# Fundamental Factor Models: Intercept

Why is the risk-free rate not used as an intercept in a fundamental factor model?

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Do you think that it should be?

If so, why?

Simplify the complicated side; don't complify the simplicated side.

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Isn’t an asset supposed to return at least the risk-free rate?

If we can’t consider RFR, then what is the intuition behind the fundamental factor model?

Isn’t an asset supposed to return at least the risk-free rate?

Supposed to?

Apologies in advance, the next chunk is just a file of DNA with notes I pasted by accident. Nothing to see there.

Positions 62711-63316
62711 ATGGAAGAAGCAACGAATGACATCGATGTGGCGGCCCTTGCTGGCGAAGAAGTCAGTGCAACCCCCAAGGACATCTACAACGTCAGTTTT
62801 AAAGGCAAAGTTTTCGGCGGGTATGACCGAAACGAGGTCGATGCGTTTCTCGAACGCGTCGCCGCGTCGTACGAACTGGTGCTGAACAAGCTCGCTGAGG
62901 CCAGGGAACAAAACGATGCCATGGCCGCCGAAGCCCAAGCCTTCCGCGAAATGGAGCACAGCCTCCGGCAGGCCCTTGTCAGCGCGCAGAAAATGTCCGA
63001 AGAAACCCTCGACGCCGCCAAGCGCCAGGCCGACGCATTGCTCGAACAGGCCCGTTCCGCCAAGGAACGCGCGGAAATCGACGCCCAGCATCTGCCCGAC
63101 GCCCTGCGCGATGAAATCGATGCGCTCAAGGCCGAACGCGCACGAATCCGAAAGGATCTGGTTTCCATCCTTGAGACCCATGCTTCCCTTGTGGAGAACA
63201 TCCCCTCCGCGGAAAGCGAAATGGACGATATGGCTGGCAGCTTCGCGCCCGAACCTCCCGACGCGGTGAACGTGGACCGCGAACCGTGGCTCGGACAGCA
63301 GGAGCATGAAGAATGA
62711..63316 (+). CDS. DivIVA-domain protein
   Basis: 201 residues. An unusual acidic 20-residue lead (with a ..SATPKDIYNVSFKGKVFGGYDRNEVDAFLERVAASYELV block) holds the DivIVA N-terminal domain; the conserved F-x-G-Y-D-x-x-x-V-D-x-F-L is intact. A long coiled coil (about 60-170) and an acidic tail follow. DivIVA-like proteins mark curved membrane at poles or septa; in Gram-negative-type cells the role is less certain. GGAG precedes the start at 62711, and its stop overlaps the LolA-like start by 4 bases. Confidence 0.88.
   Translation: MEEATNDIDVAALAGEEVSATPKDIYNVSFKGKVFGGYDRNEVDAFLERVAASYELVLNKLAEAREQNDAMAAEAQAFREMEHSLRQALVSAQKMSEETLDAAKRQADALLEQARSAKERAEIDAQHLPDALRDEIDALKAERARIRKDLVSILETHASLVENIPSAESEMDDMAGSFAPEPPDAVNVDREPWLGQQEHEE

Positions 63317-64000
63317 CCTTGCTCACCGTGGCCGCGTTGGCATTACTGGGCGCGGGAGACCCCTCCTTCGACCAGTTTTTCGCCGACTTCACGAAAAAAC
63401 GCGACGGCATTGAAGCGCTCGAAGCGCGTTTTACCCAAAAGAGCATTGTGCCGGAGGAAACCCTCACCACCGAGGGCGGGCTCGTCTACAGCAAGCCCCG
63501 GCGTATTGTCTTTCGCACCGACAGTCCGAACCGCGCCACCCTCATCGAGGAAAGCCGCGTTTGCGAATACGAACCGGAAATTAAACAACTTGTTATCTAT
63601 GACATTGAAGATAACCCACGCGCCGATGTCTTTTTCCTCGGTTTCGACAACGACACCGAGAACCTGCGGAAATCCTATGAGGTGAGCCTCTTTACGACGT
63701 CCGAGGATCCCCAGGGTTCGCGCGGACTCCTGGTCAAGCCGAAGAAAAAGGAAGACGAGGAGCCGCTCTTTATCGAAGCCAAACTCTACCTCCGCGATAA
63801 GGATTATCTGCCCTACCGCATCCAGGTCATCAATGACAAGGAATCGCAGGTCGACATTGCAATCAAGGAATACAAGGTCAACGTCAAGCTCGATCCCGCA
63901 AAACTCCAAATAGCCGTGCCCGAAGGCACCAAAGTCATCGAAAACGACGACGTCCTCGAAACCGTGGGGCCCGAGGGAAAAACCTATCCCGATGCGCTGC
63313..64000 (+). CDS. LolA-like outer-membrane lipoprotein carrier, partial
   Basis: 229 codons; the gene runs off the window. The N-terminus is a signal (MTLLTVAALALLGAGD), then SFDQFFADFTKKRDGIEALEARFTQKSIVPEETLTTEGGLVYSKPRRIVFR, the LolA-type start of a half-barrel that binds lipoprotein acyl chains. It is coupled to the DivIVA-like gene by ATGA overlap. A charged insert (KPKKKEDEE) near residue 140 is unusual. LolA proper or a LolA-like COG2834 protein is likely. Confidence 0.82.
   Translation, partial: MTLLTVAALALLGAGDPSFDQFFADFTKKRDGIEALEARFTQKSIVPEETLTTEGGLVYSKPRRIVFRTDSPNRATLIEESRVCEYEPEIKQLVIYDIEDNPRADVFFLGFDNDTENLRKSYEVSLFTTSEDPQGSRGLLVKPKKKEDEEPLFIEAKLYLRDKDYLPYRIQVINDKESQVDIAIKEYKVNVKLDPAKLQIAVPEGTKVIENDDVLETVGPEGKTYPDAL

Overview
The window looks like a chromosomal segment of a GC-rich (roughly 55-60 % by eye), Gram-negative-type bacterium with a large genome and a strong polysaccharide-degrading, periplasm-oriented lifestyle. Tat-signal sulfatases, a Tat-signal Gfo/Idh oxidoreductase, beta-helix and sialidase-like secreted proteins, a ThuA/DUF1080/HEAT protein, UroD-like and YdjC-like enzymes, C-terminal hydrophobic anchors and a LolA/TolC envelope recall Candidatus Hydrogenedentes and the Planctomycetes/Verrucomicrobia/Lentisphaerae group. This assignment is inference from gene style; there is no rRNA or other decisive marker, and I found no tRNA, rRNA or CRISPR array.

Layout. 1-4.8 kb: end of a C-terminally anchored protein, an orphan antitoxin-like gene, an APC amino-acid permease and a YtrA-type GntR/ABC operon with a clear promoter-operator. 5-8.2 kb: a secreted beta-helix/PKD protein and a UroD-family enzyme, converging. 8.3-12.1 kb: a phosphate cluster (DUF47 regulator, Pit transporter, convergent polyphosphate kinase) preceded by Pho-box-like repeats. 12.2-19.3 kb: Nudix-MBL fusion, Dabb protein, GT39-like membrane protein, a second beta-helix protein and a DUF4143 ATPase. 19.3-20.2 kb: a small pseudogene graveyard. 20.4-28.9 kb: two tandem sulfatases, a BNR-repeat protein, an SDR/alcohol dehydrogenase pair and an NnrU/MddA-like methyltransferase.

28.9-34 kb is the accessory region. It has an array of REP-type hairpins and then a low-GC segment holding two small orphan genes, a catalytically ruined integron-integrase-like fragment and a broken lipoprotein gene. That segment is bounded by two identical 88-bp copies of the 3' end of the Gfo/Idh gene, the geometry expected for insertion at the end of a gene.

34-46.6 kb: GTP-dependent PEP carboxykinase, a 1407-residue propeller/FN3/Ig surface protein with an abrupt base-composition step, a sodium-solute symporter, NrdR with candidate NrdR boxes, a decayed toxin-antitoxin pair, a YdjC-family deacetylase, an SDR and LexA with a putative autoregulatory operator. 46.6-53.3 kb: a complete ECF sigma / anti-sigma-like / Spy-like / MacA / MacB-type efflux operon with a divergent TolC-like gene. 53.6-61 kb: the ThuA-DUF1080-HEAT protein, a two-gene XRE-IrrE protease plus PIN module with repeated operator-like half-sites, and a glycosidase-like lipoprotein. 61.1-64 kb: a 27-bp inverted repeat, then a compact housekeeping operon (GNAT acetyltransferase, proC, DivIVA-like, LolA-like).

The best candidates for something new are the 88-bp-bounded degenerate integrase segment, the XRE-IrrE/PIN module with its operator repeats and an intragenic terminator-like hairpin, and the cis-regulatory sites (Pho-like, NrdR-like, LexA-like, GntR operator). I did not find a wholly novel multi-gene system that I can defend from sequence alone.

If we can’t consider RFR, then what is the intuition behind the fundamental factor model?

Do you want intuition, or do you want understanding?

The understanding is that it’s impossible for all of the fundamental factor exposures to be zero simultaneously, so the intercept is not a return that would be achieved.  (Indeed, for many fundamental factor models, it’s impossible for any of the factor exposures to be zero, ever.)

Simplify the complicated side; don't complify the simplicated side.

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rfr in a factor model? Isn’t it because the calculation is the return above the rfr.

Be yourself. The world worships the original.

Alright, thanks for answering me; what I intend to ask is, in practical terms (definitely depending on circumstance), what can be used as an intercept for fundamental factor models?